Marcus "Martin" Leo Ehrmann rose from the status of poor German-Jewish immigrant to being America's premier dealer in high-quality mineral specimens. He was born August 9, 1904 in Rava Russkaya, a town then in the Russian empire (now in Belarus), the son of Wolf and Rachael Ehrmann. The family moved to Kiel, Germany ca. 1914, and when Martin graduated from school in 1921 he took a job as a steward for a German shipping line. When his ship docked in New York, he disembarked to make America his home. For the next several years he took a succession of jobs, including as a waiter in restaurants and as a shoe salesman.
Martin married Rita Zorn, a distant cousin, in 1928, automatically acquiring U.S. citizenship thereby, and they settled in her hometown of Hoboken, New Jersey. Rita worked as secretary to a Chinese importer of gemstone carvings, and soon Martin was hired to be the company's only salesman. Learning about Chinese jade, he discovered a passion for aesthetic mineralogy in general. The following year, having learned the business (and perhaps with some mentoring from George Kunz, who also lived in Hoboken), Martin established his own dealership in Chinese jade objects, soon branched into other gem species, and then into aesthetic mineral specimens. He sold gemstones, jade, jade carvings and fine minerals to the major museums and slowly built up his customer list. His address changed regularly:
1931 – 610 Washington Ave., Hoboken
1932 – 27 Central Ave., Hartsdale
1932 – 3435 Olinville Ave., Bronx
1933 – 700 West 176th St., New York
1935 – 25 West 68th St., New York
1938 – 25 Central Park, New York
1940 – 18 West 70th St., New York
Martin made his first big acquisition in 1932, when he bought a large quantity of mostly gem-species material from Tiffany's that the recently deceased George Kunz had accumulated on their behalf. When he acquired the enormous 100,000-specimen Calvert collection in 1938, however, he could no longer work from his home, and instead rented office space at Suite 2008 of the International Building, 630 Fifth Avenue, in Rockefeller Center. As World War II loomed, however, he made increasingly frequent trips to Europe and not only brought back many superb gem and mineral specimens, but also 16 members of his extended family whose lives would soon be endangered.
When Pearl Harbor was bombed Martin immediately volunteered for the U.S. Army, even though he was 37 years old and exempt from the draft. He was made an intelligence officer and rose to be Commanding Officer of the Ordnance Bomb Disposal School. He was also heavily involved in acquiring strategic minerals, such as quartz and tourmaline, from Brazil and Madagascar, and at the end of the war was involved in locating, interviewing and removing German scientists to the United States. He retired from the service in 1945, at the rank of Lieutenant Coronel, and was awarded the Legion of Merit.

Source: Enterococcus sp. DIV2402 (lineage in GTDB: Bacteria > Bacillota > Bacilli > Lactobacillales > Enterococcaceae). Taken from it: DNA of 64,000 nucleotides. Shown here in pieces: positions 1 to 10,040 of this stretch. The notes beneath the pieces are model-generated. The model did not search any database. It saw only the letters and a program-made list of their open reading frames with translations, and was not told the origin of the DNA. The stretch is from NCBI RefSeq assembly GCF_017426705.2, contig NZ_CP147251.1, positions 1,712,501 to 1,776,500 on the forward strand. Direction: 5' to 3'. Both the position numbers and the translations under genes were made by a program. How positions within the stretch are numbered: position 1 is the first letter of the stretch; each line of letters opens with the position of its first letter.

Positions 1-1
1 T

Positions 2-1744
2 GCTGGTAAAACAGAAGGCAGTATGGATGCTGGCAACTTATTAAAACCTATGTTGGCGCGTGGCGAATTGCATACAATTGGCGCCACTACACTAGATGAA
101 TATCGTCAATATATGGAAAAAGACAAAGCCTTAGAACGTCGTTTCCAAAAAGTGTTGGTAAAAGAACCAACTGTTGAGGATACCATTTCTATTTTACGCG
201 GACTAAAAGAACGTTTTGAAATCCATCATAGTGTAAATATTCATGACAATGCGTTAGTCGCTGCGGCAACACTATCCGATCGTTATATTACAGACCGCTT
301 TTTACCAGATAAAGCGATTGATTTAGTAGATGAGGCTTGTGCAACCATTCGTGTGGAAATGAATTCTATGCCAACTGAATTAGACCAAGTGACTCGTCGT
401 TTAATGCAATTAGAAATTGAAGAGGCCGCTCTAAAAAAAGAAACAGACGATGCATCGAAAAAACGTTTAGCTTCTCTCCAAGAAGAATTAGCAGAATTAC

Martin had sold his remaining mineral stock, including what was left of the Calvert collection, to the Hartman Trading Company in 1943, so when he returned home from the service he did not immediately resume his gem and mineral business. Instead he took jobs with the William V. Schmidt gemstone company (1946) and the Lazare Kaplan diamond company (1947), before setting himself up as a diamond wholesaler in 1948, and was soon thereafter dealing in all colored stones. He needed financial partners in such a lucrative business, and first associated himself with William Lowe and Company, then Nishan Vartanian, the latter relationship lasting for the rest of his life. The family moved to California in 1948, where Martin opened offices in downtown Los Angeles (but he retained his Fifth Avenue office in New York through 1950). His Los Angeles addresses were as follows:
1948 – 448 S. Hill St.
1958 – 1100 S. Beverly Dr.
1962 – 369 S. Robertson Blvd.
1966 – 676 N. Lapeer Dr.
Ehrmann became one of the first mineral dealers to literally travel the world in search of fine specimens. He was already visiting Tsumeb in the 1950's, made his first trip to Burma in 1955, was a regular visitor to Brazil where he acquired fabulous things, and had contacts for tanzanite crystals in the 1960's. He had stories to tell about acquiring specimens in Ceylon, Mexico, Russia, Bolivia, Colombia and Australia. Ehrmann also handled the purchase and resale of the "famous 25" best specimens from the Vaux family collection in 1967. Ehrmann was universally known as honorable, generous, gentlemanly and kind; he was possessed of Old-World manners, with a winning and gentle but energetic personality. In the end, however, his heavy smoking caught up with him, and he died of lung cancer on May 22, 1972, at the age of 67.
SMITH, B., and SMITH, C. (1994) Martin Leo Ehrmann (1904-1972). Mineralogical Record, 25, 347-370.
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||Article on Ehrmann by Norman Archer in Coronet magazine, March 1961, page 55.|
||Article on Ehrmann by Norman Archer in Coronet magazine, March 1961, page 56.|
||Article on Ehrmann by Norman Archer in Coronet magazine, March 1961, page 57.|
||Article on Ehrmann by Norman Archer in Coronet magazine, March 1961, page 58.|